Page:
That the market is a means of capital, that money defines a relation of production that somehow gives rise to all those things which "socially critical" thinking, both right and wrong, complains about, modern economics teachers do not want to discover, although they are vehemently in favour of it. As long as they concern themselves with commodities and money, before they enter the "production theory" and devote themselves to "factor analysis", they do everything to praise price as the most exemplary of all means of distribution. Their doctrines about value do not become very objective by this, but their rejection of Marx becomes all the more subjective.

II. The Genesis of Modern Economics: The Doctrine of Subjective Value

1. The Political Need for a New Economic Science

Häuser, VWL-Funkkolleg, p. 152 wrote:
With the new theory based on marginal utility, the doctrinal building of economics was put on new foundations and the subjectivist theory of value was founded. The school of marginal utility has replaced the value and price theory of classical economics, which until then had almost dominated the field alone, and has relegated the works from A. Smith to J. St. Mill and K. Marx to the older departments of the libraries. Only the convinced Marxists did not participate in this development.

Provenly independently of each other, Stanley Jevons in England, Carl Menger in Vienna and Leon Walras in French-speaking Switzerland made this fundamental change in a short period of time starting around 1870, reinventing principles of a teaching that a then completely forgotten Heinrich Gossen had drawn up 30 years earlier, ignored by the scientific community.1 In 1840 the need for a "subjectivist value doctrine" seems to have been small, in 1870 it was so urgent that every economist could and had to create it for himself, so to speak.

The nature of this need is not only no mystery to today's economics teacher: If Häuser knows today that the question of Marxism is decided by this conversion and the willingness to do so, the first advocates of the school of marginal utility, some of whom had not even taken note of Marx' economic writings, had opposed English classical economics, whose analysis of commodities and price, capital, interest and ground rent had led to criticism of the market economy not only by Marx. Especially theorists, who by no means saw themselves as critics, had provided arguments of criticism of the capitalist mode of production with an unbiased investigation, which were actually used by their students with critical intent.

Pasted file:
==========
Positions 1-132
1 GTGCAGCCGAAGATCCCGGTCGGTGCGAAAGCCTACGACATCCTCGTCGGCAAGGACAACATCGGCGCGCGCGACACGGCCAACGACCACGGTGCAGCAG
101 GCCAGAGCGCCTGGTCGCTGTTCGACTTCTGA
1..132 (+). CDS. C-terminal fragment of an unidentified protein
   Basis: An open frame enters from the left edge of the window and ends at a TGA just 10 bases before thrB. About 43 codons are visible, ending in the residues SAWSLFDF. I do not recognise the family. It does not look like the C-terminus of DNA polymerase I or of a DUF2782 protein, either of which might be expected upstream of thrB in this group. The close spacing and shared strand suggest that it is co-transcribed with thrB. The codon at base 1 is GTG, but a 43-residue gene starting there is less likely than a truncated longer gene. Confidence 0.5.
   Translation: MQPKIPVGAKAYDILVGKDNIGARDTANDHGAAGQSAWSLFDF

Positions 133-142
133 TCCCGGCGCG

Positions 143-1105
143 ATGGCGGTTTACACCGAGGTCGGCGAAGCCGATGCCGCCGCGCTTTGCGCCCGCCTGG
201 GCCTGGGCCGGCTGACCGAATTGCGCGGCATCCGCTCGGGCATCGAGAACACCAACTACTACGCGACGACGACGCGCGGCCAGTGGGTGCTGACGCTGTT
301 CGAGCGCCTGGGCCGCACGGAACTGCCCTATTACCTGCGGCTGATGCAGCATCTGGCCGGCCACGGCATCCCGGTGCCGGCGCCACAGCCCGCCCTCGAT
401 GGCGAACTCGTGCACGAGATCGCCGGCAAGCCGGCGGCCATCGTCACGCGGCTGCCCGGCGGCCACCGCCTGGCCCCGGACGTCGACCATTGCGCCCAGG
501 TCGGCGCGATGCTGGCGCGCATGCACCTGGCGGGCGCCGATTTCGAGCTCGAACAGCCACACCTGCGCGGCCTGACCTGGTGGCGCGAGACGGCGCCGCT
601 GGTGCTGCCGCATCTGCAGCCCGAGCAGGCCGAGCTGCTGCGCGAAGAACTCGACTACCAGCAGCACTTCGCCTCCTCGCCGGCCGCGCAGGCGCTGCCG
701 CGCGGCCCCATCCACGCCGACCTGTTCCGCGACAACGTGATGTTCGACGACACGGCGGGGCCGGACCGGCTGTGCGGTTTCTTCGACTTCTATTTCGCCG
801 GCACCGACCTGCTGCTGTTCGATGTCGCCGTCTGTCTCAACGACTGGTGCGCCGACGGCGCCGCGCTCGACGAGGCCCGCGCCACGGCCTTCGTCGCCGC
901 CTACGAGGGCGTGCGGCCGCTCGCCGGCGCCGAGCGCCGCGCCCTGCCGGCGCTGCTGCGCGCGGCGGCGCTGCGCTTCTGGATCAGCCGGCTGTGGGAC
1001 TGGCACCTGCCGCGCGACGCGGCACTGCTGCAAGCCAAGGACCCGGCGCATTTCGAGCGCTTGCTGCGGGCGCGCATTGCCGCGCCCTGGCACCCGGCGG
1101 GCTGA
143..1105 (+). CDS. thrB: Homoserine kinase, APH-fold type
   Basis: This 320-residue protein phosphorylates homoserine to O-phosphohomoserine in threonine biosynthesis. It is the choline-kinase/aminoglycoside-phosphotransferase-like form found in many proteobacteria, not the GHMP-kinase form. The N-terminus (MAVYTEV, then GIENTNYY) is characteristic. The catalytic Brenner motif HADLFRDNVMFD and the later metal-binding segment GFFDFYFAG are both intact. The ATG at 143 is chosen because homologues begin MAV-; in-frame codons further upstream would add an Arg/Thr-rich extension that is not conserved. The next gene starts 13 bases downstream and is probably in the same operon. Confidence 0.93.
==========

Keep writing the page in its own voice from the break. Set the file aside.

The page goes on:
All classical attempts to explain what the "wealth of nations" (Adam Smith's subject and book title), which is measured in money, consists of and how it functions, dealt with the peculiarity of the goods produced as commodities determined for exchange, i.e. to create in a certain proportion the disposal of other commodities and services. This "ability" of the commodity, the purchasing power placed in it, was unanimously explained by the labour expended in commodity production, which as a common quality makes the different and thus non-comparable consumer goods commensurable and in certain quantitative proportions equal to each other.

What remained quite unnoticed at first was what this insight contained: a wealth that has its measure in the labour expenditure grows only in the degree of effort that was spent on producing; it precisely does not consist in the ease with which working humanity obtains the necessities and pleasures of life, but requires exactly the opposite; it is that society that is the richest, where as many people as possible work continuously - at the most modern level of production, of course. At the same time, increasing the productive force of labour on a social scale makes neither the working day easier nor the working people richer; because where the use of labour becomes superfluous, the value of the commodities produced decreases; their producer has - on average - won nothing. Thus the absurd law applies that man, whose labour effort is embodied in the created product, does not become richer if he achieves more in less time; at best he is temporarily better off in competition with his peers. He is not the beneficiary of his productivity; he makes himself the servant of the value that exists in the commodity and is absorbed therein.

However, this criticism of capitalist wealth only became clear to Marx.2 To the classics of political economy, commodity value and money appeared to be a form of social wealth that was as natural as it was harmless; for precisely this reason, however, they could not avoid a "problem" that they did not completely evade: If value consists entirely of expended labour, where does entrepreneurial profit, interest and ground rent, which are also paid from the commodity value, come from, as well as the wage? Is it possible that the worker is being scammed from of the full profit of his labour there? This problem made a lot of sense to the socialists. They saw themselves scientifically confirmed in their suspicion that the working class was being treated unfairly and did not receive the appropriate remuneration for its performance. This was not an objection to a social wealth that consists and counts in objectified labour; they wanted to have a civil-moral fight over its distribution. That is why they did not take the insight from Marx' value doctrine that labour, if it is the substance of the measure of wealth, is then a means to be exploited by a foreign wealth, but they read the law in reverse and announced programmatically - the SPD for example in the Gotha programme of May 1875 - with some pride: "Only labour creates value!" or "Labour creates all value!"